A painting, also from 1971, created while sitting in the greenhouse with acrylic paints, canvas, and easel:



 My grandfather transplanting oakleaf lettuce, summer of '75:



 A shot of lettuce in the cold frame, 1975:




The vegetable garden plowed under for the winter, Thanksgiving weekend, 1976:



My brother with the International Harvester Farmall tractor heading up the hill, Thanksgiving weekend, 1976:




After a walk around and through the barns we crossed the road and I showed her the secluded pond we had at the base of the hill. This pond had been swampy pasture land that I grandfather had excavated in 1938 to create a two acre pond. Everyone that I had shown the pond to had always been impressed by its beauty and Maria was no exception. I related a few quick stories about having fun on the water with a sailboat my father had built and also of ice skating when I was younger.


POND 1940


The pond as seen yesterday afternoon:



  POND 2


My next spot on the tour was walk through the fields adjacent to the pond and then to climb our wooded hill that was to the south. The shot below shows the view north over the three fields to the house.

Late winter, 1975:



Same location, last week showing second growth forest where the fields were until we stopped mowing them each summer:



Another view close to the above shot:




 Maria, photographed on top of our wooded hill, Thanksgiving weekend, 1976:




Additonal woodland scenes from my Christmas break in December, 1976 and corresponding locations photographed last week in color showing how little of this part of the landscape has changed in 36 years:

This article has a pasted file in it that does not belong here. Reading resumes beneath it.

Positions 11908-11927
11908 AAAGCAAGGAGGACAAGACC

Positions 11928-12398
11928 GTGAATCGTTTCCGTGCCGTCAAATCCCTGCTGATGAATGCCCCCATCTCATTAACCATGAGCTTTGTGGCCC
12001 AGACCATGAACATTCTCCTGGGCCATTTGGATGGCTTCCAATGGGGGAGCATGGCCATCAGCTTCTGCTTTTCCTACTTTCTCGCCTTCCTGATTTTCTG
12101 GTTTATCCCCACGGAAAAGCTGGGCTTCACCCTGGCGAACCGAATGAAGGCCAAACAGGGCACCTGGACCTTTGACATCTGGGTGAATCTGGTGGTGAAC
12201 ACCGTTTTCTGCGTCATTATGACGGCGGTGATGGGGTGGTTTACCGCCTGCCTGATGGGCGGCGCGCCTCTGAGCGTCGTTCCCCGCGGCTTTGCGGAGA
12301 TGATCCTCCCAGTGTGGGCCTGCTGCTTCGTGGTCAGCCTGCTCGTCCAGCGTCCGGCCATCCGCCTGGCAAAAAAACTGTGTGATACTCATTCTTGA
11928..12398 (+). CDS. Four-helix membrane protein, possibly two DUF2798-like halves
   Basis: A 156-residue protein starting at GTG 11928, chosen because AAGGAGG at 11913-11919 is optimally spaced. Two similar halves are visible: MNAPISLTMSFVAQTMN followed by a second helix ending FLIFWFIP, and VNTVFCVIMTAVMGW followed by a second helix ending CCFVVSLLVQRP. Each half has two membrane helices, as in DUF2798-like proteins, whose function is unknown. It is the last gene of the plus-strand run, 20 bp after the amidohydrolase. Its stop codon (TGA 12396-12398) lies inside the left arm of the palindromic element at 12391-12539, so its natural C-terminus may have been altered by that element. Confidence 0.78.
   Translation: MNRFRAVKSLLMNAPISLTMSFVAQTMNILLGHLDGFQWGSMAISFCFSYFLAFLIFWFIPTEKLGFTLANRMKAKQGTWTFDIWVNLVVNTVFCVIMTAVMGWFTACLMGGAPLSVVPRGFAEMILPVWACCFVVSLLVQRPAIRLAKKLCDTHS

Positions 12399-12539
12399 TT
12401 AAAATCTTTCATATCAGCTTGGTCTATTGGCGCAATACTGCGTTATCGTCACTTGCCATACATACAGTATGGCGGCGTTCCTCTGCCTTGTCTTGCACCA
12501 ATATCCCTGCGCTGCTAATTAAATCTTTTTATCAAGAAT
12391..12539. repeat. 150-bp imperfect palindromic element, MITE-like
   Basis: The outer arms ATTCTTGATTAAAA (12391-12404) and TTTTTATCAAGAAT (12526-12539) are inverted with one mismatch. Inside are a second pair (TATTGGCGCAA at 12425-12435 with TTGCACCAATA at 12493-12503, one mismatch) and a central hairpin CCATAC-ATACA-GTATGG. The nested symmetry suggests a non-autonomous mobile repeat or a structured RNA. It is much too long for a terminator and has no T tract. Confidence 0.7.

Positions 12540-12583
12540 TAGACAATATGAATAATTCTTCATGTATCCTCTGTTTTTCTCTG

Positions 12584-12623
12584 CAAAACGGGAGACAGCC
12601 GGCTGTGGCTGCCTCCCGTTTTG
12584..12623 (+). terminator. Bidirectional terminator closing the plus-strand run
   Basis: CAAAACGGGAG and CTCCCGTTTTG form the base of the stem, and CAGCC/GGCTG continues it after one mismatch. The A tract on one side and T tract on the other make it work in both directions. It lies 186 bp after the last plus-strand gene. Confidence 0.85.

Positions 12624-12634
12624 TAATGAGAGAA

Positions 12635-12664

Two more woodland views taken last week:





A monolithic stone, separated from stone ledge by ages of freezing and thawing ice:






With seven of us at the table we had to add an extra leaf to accommodate everyone. The dinner conversation was smooth and pleasant. Maria fit right into the groove and a lot of the discussion was about news from the neighborhood and the like. Maria was asked a few questions now and then but certainly was not grilled and the situation reminded be of when one of my cousins from Colorado would visit and we'd be catching up on what was happening in Denver. 

My grandfather had clipped the following story about the MoMA Cézanne exhibit from The New York Times for my general information and passed it to me Thanksgiving Day. The article planted the idea that Maria and I should go down to the city the next day and take in the exhibit. We had previously thought a trip down to New York would be a great addition to our time before heading back to school on Sunday. When I broached my idea of going to the city the next day instead of Saturday, she wholeheartedly agreed with the plan.